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Independent scientists are denouncing an initial federal safety review of a planned lab for Boston's South End.
Boston University Medical Center and the National Institutes of Health, or NIH, are in the middle of building a "Biosafety Level 4 Laboratory" to study the world's deadliest diseases.
While some local residents are concerned about the lab, in August the NIH filed a draft report saying it is safe in its urban location. Now the National Research Council says the NIH analysis fell short of scientific standards. WBUR's Curt Nickisch reports.
Audio for this story will be available on WBUR's web site later today.
TEXT OF STORY
The lab is designed to help the US defend against bioterrorism, and would study some of the world's deadliest microbes, such as the Ebola virus. The state has to approve it first, and commissioned the National Research Council to see if the NIH's draft safety review was sound. In a conference call with reporters yesterday, the panel said clearly: no.
NEWSPAPER REPORTER: If you had give a letter grade to the NIH report, what grade would you give it?
DR. GARY SMITH: Can I do it on a pass/fail basis?
SMITH: Um, it would have failed.
That's Gary Smith giving the grade, one of the scientists on the panel. He says the NIH did not look at worst case scenarios. Instead of asking what-if questions about diseases that spread through rats or mosquitoes, more prevalent in an urban setting, it instead looked at an infectious agent carried by cows. And he says the NIH assumed that the lab being close to medical centers would be enough. But Smith says it's more complicated than that; you have to look at who's around the lab.
SMITH: We know that monkey pox tends to develop more severe illness in children, with a slightly higher possibility of death if infected. That kind of element was not included in that model, and we thought it was a missed opportunity.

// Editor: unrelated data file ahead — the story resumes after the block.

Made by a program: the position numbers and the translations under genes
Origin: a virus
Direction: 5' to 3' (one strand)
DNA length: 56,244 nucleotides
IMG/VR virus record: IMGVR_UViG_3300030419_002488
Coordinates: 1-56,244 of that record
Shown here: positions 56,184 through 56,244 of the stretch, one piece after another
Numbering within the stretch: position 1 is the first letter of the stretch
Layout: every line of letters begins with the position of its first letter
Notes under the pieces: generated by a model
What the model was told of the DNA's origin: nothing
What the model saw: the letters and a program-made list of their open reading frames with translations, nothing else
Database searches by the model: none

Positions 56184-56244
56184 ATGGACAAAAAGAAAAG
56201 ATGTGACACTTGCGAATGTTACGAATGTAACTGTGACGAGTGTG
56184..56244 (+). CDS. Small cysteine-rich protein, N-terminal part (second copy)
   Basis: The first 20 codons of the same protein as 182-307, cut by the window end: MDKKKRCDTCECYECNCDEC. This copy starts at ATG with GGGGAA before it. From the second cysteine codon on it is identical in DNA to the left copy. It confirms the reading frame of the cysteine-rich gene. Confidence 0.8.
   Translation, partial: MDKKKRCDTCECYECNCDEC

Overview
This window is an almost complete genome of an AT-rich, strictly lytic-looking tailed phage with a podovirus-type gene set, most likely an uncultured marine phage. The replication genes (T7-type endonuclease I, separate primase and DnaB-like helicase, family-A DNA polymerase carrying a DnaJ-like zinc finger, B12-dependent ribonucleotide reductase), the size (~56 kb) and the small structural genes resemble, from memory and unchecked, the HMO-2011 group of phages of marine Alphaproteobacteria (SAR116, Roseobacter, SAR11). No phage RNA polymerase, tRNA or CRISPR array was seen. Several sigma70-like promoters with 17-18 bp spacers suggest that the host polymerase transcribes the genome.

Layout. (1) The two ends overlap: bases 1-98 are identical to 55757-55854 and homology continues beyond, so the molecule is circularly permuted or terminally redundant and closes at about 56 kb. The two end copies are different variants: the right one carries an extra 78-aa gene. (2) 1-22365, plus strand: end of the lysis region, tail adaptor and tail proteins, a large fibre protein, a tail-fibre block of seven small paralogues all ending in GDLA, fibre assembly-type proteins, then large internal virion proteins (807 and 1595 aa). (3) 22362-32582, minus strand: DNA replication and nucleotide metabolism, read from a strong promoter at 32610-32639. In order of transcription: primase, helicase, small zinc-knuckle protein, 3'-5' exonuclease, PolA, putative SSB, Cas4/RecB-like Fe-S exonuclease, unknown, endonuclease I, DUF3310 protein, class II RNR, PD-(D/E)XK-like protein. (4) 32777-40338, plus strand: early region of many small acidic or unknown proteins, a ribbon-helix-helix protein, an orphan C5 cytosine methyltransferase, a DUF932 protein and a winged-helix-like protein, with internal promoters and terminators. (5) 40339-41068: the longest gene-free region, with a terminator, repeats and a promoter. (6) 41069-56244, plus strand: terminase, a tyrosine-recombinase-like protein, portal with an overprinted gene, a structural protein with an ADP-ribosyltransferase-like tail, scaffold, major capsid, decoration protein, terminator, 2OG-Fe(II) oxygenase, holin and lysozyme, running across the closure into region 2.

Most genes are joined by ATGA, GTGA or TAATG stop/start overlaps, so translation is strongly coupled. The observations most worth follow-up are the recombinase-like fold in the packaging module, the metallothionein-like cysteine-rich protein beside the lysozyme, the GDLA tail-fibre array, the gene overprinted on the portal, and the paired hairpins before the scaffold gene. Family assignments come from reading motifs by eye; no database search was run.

Still, Smith and his colleagues stop well short of saying the lab would be unsafe — or would be safer somewhere else. They say only that the analysis is unsound. That does not stop opponents from feeling vindicated. Klare Allen lives near the site and has been fighting the lab for four years, and even sued to stop construction.
KLARE ALLAN: One little accident, really could take away your life and your family's life and your friends' life.
Allen has never trusted the lab's backers. She says with one hundred twenty eight million dollars in funding and one of the nation's next two such bioterrorism labs at stake, the NIH should have been on the ball.
ALLEN: If it was me, I know that I'd have my worst case scenario like nobody's business and taken care of the ants to the people, and it would be well covered. But for some ungodly reason, they feel that they don't have to do that. And they do.
And they say they will. Yesterday the director of the National Institutes of Health, Elias Zerhouni, said he's taking the panel's conclusions seriously.
ELIAS ZERHOUNI: My big concern is the safety of the employees and the public — I mean we're all in the same boat here. They're judging the draft report that we had prepared, and they're saying that it's not sufficient, you need to go further, you need to have more agents studied, different locations. That's what we need to do. And we'll do it!
State officials say they will consider the revised safety analysis before deciding whether to approve the lab. Meanwhile, Boston University Medical Center says the South End site is as safe or safer than alternative locations.
For WBUR, I'm Curt Nickisch.
This program aired on November 30, 2007. The audio for this program is not available.
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